Saturday 25 March 2017

Jim Power: Value for money has to be the tax mantra

Using taxpayers' money to deliver a better level of public services will be easier said than done, writes Jim Power

ALLOCATING REVENUES: Minister for Finance Michael Noonan announces the 2016 budgetbut. Frank McGrath
ALLOCATING REVENUES: Minister for Finance Michael Noonan announces the 2016 budgetbut. Frank McGrath

Jim Power

Despite the mysticism that many economists seek to shroud economics in, it really is quite a simple discipline. It basically seeks to examine how scarce resources can be allocated to meet needs that are basically insatiable, in the best manner possible. The government is a key player in the economic system, as one of its main roles is to gather revenues and allocate those revenues to achieve the best possible outcome.

That is easier said than done, as everybody has a different definition of the best possible outcome. It is nigh on impossible to allocate resources in a manner that will satisfy everybody. We all want better roads, better flood defence systems, a better health service with more front-line staff, more teachers and more courses in the education system, a better and safer environment and so on.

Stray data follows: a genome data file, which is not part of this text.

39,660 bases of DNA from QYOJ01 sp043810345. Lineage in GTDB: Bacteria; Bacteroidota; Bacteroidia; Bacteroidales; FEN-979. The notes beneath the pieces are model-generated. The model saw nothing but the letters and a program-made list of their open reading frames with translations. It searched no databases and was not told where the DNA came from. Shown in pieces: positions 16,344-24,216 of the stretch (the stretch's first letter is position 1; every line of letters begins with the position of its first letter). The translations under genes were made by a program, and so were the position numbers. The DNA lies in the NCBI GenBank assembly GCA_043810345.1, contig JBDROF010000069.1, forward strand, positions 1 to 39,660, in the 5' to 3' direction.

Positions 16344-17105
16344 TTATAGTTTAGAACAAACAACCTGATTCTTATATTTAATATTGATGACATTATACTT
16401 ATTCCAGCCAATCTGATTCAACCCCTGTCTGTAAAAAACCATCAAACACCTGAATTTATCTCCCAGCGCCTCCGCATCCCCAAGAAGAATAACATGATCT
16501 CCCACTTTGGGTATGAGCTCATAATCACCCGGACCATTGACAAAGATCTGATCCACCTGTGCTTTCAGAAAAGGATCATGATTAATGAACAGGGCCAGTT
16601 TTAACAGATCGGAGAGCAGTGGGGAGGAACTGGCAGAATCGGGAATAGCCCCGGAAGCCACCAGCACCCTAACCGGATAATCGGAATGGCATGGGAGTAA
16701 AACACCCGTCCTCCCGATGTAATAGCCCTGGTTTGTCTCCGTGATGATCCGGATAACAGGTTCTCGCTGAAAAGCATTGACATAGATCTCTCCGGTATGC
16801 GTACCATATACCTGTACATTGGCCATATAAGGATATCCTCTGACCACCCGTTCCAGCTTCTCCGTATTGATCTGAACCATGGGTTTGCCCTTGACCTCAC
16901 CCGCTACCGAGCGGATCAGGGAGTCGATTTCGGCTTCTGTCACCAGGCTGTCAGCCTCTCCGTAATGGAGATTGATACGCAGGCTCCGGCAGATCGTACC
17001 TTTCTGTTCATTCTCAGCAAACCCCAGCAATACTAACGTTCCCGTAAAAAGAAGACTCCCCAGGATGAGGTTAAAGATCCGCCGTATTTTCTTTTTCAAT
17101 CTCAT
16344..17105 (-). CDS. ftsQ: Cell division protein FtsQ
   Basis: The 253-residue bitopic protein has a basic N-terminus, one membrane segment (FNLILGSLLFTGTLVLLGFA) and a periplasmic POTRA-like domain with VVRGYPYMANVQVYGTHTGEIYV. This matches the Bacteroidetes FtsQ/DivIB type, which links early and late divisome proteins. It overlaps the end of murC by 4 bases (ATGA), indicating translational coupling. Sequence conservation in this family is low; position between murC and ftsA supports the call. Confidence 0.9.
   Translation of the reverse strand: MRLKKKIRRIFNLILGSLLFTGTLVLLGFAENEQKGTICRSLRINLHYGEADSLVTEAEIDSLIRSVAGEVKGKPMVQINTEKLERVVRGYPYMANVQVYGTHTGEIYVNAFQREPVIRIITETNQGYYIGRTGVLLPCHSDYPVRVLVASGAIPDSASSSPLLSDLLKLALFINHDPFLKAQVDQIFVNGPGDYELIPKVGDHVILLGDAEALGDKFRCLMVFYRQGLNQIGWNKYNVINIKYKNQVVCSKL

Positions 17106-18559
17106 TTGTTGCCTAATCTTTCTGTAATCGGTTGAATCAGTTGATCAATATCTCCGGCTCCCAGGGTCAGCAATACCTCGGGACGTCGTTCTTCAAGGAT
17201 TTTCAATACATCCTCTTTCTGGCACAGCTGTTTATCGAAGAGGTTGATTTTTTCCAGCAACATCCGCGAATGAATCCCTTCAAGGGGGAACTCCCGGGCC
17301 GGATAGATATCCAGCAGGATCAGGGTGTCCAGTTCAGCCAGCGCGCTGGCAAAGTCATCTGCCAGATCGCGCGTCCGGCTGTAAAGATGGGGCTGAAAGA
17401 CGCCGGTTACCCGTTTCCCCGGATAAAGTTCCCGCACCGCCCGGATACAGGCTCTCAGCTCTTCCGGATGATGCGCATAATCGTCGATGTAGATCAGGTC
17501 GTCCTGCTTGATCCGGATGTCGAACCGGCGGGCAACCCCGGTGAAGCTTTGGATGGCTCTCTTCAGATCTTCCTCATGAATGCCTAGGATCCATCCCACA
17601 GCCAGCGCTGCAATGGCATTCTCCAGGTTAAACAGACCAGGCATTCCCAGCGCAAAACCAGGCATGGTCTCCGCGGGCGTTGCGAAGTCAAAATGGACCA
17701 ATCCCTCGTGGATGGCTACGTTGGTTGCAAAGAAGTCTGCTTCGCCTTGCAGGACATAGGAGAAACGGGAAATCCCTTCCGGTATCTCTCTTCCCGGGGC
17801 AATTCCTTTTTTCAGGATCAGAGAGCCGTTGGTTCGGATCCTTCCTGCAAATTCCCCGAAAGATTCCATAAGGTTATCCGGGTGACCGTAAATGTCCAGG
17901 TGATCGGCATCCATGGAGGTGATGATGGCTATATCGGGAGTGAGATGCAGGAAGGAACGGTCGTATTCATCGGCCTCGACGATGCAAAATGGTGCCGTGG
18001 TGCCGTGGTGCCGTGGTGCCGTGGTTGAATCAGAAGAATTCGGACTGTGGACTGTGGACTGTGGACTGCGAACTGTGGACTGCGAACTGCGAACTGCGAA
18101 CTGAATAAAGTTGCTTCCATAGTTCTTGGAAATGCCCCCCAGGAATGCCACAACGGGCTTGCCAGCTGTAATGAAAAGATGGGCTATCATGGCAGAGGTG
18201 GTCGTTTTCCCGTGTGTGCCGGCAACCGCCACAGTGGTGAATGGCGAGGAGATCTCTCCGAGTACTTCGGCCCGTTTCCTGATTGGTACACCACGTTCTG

The list of desires could go on for pages, but the problem is that we simply do not have sufficient resources to satisfy all of the requirements that society has. Choices have to be made, but it is also essential to ensure that every cent spent is done so in the most efficient manner possible.

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